Visa waivers and travel to and within the U.S. without a generally required visa

Participating Visa Waiver Countries

Participating Visa Waiver Countries

Non-citizens of the United States are welcome to travel to the U.S. with the traditional visitor (B) visa for specific purposes not including study for credit, employment, foreign press/media/journalism, or permanent residence in the U.S. The alternative to traveling a B visa is the visa waiver accompanied by a valid Electronic System for Travel Authorization (“ESTA”). The rules for visa waivers are strict and require compliance with the elements and processes for authorized travel to and within the U.S. without the traditionally required visa[i].

The elements and requirements for visa waivers can be complex and you may call the Law Offices of KiKi M. Mosley with any questions.

First, to be eligible to travel to the U.S. on a visa waiver, the applicant must be a citizen of one of the 37 visa waiver participant countries, most of which are developed countries with whom the U.S. communicates well with respect to nationalization and travel matters. Second, before applying for a visa waiver, the applicant must obtain a valid ESTA status to travel. The ESTA web page explains this web-based system used to determine eligibility to travel to the U.S.[ii] Third, the individual who wants to travel to the U.S. must do so by an approved air or sea carrier on a round trip ticket issued with a return date to the foreign nation within 90 days of arrival on U.S. soil if all the other requirements are met.

Permitted reasons for travel are generally business or traditional visitor and tourist activity. Business activities include consulting with business associates or negotiating contracts. Additionally, a business traveler might come to the U.S. on a visa waiver to attend a business industry conference or for the purposes of short term training, so long as it is not paid by a U.S. source because employment is not allowed on a visa waiver. Tourists and visitors may apply to travel on a visa waiver to see friends and relatives, for a U.S. vacation, to attend social events, attend sports or music events and even to obtain medical treatment. Short-term education courses can also be a basis to travel to the U.S., so long as they are not courses offering credit towards a degree. For your specific reason for travel and to make sure you do not make any mistakes, consulting with an attorney can help you make sure the desired travel is lawful and does not cause a future problem with travel to and with the U.S.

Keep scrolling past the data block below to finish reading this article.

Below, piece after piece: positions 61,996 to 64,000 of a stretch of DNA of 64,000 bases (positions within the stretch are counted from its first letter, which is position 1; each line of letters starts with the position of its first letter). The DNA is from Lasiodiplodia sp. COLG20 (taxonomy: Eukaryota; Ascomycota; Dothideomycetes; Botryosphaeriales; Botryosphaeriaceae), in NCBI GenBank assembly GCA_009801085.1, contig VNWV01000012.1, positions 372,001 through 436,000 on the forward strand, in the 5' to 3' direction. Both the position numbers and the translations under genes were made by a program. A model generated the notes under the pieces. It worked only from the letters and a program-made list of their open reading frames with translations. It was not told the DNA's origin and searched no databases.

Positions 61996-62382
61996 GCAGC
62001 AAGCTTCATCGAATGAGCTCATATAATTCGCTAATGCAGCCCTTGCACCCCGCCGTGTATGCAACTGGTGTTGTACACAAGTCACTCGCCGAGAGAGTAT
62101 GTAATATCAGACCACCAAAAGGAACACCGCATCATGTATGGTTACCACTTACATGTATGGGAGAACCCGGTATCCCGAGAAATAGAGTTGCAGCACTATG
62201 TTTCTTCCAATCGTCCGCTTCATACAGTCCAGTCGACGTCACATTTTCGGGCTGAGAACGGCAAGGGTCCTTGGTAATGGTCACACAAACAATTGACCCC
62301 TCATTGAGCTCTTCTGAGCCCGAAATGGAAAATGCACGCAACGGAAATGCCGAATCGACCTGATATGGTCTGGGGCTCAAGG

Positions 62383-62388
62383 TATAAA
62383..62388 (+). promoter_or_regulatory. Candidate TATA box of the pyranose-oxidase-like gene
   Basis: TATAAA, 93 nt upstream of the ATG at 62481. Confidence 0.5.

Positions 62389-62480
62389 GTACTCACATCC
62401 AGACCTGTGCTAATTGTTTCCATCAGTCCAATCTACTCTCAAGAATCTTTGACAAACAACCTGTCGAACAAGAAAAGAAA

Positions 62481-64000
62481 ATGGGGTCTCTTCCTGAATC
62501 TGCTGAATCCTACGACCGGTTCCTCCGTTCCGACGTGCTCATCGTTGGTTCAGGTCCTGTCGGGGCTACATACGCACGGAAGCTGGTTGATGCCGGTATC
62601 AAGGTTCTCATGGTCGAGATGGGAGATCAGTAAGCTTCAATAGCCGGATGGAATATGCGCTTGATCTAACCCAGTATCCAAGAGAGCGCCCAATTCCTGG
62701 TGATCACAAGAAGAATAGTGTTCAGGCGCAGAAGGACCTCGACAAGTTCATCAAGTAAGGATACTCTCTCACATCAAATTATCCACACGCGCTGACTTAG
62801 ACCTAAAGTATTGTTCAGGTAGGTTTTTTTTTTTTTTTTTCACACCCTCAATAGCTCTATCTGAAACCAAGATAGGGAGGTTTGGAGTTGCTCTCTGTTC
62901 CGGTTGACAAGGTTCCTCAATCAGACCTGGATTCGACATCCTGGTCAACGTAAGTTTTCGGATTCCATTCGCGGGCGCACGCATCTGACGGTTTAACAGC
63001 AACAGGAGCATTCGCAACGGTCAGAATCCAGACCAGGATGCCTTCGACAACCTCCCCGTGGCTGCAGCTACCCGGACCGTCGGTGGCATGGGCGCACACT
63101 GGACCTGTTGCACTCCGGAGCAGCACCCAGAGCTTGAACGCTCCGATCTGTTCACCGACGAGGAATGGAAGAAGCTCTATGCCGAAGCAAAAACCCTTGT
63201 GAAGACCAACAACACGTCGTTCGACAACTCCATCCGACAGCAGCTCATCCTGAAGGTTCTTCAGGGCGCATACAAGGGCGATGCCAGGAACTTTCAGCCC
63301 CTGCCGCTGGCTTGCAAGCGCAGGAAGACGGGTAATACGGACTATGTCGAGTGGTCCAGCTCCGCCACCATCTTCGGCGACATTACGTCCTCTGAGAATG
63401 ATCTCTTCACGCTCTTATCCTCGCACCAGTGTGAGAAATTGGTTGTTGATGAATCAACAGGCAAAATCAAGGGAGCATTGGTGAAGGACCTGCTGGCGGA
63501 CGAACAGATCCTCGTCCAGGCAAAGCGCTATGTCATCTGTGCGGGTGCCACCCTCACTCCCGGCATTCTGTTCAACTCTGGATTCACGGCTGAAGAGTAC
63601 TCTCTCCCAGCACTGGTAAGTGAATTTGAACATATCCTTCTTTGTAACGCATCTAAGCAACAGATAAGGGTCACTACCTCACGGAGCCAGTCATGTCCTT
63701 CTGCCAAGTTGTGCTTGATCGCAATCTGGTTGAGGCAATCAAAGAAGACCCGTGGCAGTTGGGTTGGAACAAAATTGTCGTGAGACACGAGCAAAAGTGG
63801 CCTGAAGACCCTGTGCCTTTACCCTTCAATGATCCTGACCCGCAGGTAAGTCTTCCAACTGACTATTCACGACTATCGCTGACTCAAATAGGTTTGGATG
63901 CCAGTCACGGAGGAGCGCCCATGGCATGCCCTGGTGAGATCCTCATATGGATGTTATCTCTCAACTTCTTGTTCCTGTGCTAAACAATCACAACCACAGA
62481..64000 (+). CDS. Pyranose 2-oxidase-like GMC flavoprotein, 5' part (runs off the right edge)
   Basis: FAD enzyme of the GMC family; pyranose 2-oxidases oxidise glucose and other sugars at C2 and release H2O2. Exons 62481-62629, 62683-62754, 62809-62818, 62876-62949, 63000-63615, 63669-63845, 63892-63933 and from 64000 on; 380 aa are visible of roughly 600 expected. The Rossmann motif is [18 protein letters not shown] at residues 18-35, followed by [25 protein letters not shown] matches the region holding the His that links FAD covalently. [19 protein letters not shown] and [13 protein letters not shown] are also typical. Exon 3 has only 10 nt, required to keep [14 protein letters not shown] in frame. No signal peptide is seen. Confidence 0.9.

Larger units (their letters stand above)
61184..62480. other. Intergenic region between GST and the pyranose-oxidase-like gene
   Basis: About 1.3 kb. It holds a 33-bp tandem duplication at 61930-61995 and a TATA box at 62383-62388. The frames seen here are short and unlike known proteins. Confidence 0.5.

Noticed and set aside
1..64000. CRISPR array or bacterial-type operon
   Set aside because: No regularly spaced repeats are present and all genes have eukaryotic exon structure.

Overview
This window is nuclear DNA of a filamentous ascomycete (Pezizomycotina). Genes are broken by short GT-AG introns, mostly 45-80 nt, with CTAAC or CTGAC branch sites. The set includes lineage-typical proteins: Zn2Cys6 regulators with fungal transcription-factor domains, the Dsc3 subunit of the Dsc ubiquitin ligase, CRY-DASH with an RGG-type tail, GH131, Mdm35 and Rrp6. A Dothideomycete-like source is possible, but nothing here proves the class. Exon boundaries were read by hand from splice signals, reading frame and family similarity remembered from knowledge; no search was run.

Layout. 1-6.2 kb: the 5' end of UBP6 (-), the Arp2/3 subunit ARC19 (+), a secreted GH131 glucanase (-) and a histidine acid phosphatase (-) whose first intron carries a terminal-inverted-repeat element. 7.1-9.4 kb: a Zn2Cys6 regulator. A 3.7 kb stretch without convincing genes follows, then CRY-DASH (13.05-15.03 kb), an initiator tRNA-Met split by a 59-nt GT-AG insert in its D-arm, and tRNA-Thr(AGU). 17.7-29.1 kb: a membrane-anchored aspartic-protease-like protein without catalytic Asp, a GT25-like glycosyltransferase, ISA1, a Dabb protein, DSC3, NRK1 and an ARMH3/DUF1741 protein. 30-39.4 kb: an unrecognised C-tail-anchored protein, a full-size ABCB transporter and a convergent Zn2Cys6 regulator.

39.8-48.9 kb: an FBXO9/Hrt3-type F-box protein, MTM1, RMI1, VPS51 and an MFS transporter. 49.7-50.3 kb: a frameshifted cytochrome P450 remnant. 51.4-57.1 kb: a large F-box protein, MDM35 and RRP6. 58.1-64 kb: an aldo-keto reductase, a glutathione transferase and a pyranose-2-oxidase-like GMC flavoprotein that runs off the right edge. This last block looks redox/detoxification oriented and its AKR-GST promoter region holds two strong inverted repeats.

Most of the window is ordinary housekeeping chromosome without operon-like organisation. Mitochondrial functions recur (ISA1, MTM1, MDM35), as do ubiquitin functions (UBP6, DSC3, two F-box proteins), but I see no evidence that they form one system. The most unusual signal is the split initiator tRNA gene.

The U.S. Department of State and Homeland Security require strict compliance with all rules and processes, often requiring the assistance of a licensed immigration attorney.

Anyone traveling to the U.S. under any type of lawful permission such as a visa or visa waiver should be concerned about full compliance with U.S. law. If, for example, a previous visa application was denied, a subsequent application may be denied based on the first denial. Likewise, if an applicant previously traveled legally to the U.S. and experienced a compliance issue, that may be used to deny a later application to obtain a visa to travel to the U.S. The correct valid type of passport from another issuing country is also important in the visa and waiver application processes. If an applicant only has one chance at getting the application approved it makes sense to hire an immigration attorney to review an application and advise the individual. Taking the extra effort to travel properly is important.

If you are planning a trip to the U.S. and think the visa waiver might be a good option, please inquire directly for more information. Attorney KiKi M. Mosley is licensed to practice law by the State of Illinois and Louisiana. She is skilled and experienced in complex immigration law issues and can help with the process of applying for and maintaining student visas. For more information about the law firm, please tap/click here to visit the rest of the website, and do not forget to “Like” the firm on Facebook and “Follow” on Twitter or Google Plus.

[i] U.S. Department of State: Visa Waiver Program website

[ii] U.S. Department of Homeland Security: Electronic System for Travel Authorization website

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